• recognising visual indicators of land capability and production potential
  • knowing the importance of various soil physical properties and good soil sampling techniques
  • understanding plant nutrition and soil test reports; identifying soil physical and chemical limitations
  • knowing the causes of different soil degradation issues, management implications and effects on production
  • achieving best management practice by matching pastures and enterprises to soils and landscapes
  • using the skills and knowledge from LANDSCAN to prioritise management options for individual paddocks on a whole farm basis and develop a practical farm plan.

The workshop series allows participants to make better informed, more rational decisions to match land-use to land capability with production and conservation goals aligned to landscape characteristics. Productivity and sustainability outcomes can be varied for different parts of the landscape and should lead to better environmental outcomes. For example, targeting some areas for high inputs and high production, other areas to reduce or minimise degradation and for low to moderate production, with other areas where the priority is to manage for conservation and/ or biodiversity outcomes.

Looking to the future, to facilitate practice change and to enable this to be better measured, the LANDSCAN development team is currently working on an additional segment that allows landholders to map and develop a property management plan using the paddock assessment techniques learned in LANDSCAN. Most CMAs are keen to have landholders develop or modify a farm plan as a means to gauge progress towards CMA catchment targets, so this additional mapping and planning segment should greatly assist CMAs in the areas where LANDSCAN is run.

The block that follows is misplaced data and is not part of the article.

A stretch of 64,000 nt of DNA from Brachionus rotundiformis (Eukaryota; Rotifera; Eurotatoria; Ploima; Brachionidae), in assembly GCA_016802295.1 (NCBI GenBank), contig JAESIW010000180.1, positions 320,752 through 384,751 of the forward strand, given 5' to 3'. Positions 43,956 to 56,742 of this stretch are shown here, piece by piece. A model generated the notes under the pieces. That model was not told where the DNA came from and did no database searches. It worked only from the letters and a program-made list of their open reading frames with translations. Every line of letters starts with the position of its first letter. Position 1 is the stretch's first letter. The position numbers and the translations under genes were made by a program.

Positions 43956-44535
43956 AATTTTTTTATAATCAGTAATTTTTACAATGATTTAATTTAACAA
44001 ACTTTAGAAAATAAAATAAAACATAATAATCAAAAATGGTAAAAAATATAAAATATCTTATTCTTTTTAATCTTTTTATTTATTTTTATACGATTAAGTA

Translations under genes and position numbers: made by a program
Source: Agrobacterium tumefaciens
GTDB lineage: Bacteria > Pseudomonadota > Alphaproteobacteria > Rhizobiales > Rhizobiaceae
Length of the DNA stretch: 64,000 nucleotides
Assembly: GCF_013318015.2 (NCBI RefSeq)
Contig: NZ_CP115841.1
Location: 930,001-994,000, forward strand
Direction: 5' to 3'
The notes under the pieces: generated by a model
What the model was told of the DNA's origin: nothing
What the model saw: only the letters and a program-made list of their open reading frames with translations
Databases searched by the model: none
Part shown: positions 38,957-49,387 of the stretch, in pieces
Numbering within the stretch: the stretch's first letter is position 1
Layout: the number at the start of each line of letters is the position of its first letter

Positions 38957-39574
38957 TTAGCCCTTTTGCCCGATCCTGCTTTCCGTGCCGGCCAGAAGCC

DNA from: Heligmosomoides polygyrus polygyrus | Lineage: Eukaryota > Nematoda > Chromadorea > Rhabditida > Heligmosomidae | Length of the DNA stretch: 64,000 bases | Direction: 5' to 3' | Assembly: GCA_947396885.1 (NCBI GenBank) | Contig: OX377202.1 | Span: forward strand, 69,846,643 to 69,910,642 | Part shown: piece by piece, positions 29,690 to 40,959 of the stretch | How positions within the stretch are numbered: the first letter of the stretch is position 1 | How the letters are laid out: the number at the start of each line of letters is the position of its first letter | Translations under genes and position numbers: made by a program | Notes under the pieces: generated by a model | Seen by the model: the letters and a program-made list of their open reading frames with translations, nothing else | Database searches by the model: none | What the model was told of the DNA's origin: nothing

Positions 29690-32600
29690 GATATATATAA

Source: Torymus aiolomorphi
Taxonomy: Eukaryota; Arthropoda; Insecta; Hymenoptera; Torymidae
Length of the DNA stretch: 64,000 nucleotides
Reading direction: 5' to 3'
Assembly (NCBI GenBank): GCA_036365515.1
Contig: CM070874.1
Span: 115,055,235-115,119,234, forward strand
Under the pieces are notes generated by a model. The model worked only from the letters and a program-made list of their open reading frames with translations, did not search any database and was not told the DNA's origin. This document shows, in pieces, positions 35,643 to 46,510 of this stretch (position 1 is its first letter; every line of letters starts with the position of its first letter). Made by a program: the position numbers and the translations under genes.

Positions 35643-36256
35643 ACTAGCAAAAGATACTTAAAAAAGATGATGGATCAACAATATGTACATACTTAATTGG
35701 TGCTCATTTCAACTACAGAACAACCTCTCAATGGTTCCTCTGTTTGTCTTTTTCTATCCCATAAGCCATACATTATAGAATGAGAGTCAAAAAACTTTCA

Currently there are a number of LANDSCAN courses being run, with support from CMAs in NSW. Some CMA’s view LANDSCAN as a pre-requisite for incentive funding for on-ground works that will help achieve the CMA’s soil, water and vegetation targets. Others provide support by subsidising course costs including soil testing, thus facilitating landholder training and awareness of best management practices.

Finally, LANDSCAN was initially developed for the temperate pasture zone and variable landscapes of the central and southern tablelands. In response to positive landholder feedback, it has already been expanded to include temperate pasture areas in the lower north, central and south coast areas, the central and south west slopes and the northern tablelands. It will probably be suitable for variable landscapes in the temperate, perennial pasture areas of other states. It is not however suited in its current form to drier, less variable landscapes or areas where cropping predominates. Further expansion of the area covered by LANDSCAN may still occur with a new pilot course currently examining the inclusion of sub tropical species and self mulching clay soils on the north west slopes.


The authors would like to express their gratitude to the rest of the LANDSCAN development team for their involvement in and support of the program and to all the farmers who participated in the pilot workshops. The workshop series was developed with funding from Acid Soil Action, a NSW government initiative and the 2nd Edition of the manual printed with funds from the National Heritage Trust.


Australian National Training Authority (ANTA) (1999). Resource for the training package Assessment and Workplace training BSZ98 Learner’s Pack pp 35 -36.

Clements B (1999). “Whole Farm Management of Acid Soils”. Proc. 14th Annual Conference, Grassland Society of NSW pp59-63.

Clements B, Keys MJ, Schumann, B (2005). LANDSCAN manual – Landscape and soil test interpretation for sustainable pasture management. NSW Department of Primary Industries. ISBN: 0 7347 1627 3

Lockwood PV, Wilson BR, Daniel H and Jones MJ (2003). “Soil Acidification and Natural Resource Management – directions for the future”. University of New England, Armidale.

Schumann B and Glover S (2002). “Soil Acidity has an effect beyond the paddock”. Leaflet 8, Acid Soil Management Series, Acid Soil Action Program, NSW Agriculture.